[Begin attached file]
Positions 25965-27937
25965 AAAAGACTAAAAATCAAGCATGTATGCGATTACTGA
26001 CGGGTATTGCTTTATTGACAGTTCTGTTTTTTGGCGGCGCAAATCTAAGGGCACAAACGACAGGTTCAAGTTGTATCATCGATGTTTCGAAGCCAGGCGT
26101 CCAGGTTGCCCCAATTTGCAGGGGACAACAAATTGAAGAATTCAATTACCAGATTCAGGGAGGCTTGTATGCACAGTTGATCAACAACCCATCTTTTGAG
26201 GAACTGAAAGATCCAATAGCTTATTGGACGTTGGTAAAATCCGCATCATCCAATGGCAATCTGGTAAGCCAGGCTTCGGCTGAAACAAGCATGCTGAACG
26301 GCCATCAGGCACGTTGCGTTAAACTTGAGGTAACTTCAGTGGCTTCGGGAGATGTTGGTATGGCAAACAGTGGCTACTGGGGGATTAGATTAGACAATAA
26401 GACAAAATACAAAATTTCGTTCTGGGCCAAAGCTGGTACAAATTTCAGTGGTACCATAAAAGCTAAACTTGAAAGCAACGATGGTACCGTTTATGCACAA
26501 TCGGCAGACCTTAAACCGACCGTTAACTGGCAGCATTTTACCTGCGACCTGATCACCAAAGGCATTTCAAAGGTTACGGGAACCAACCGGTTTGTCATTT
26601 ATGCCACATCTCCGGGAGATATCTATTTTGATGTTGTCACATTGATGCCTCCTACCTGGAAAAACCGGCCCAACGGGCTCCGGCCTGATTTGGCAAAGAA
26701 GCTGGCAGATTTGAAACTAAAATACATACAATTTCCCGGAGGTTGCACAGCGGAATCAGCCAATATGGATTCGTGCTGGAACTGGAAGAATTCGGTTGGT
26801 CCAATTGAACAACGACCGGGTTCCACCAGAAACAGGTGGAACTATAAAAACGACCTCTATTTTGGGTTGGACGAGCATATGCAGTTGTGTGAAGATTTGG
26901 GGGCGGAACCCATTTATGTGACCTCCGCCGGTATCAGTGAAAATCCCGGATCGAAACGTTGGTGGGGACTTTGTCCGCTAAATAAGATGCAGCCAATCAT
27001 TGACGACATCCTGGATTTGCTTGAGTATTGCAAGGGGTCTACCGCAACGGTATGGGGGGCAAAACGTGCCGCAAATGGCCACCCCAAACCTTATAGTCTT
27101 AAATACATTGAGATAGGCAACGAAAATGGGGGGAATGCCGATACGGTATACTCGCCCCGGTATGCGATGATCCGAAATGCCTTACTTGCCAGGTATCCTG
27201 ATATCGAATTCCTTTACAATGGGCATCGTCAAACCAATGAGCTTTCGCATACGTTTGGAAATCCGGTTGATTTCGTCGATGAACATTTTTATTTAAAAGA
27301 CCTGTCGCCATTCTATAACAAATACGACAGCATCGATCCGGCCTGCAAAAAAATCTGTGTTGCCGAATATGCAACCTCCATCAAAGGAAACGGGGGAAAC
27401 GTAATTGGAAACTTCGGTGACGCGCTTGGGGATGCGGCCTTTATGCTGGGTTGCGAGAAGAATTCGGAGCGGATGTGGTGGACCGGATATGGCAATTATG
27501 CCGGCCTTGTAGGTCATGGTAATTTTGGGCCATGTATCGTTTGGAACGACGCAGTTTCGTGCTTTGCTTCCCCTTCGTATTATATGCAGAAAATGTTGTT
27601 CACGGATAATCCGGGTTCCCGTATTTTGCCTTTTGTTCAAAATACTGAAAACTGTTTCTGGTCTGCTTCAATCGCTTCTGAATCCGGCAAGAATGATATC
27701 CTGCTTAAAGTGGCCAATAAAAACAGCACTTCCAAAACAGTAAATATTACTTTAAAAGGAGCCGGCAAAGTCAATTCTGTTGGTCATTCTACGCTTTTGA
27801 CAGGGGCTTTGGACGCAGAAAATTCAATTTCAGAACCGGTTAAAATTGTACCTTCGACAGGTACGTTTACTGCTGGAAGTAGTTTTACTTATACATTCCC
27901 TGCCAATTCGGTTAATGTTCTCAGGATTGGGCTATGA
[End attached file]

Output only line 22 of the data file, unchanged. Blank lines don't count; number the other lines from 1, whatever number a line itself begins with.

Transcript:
27901 TGCCAATTCGGTTAATGTTCTCAGGATTGGGCTATGA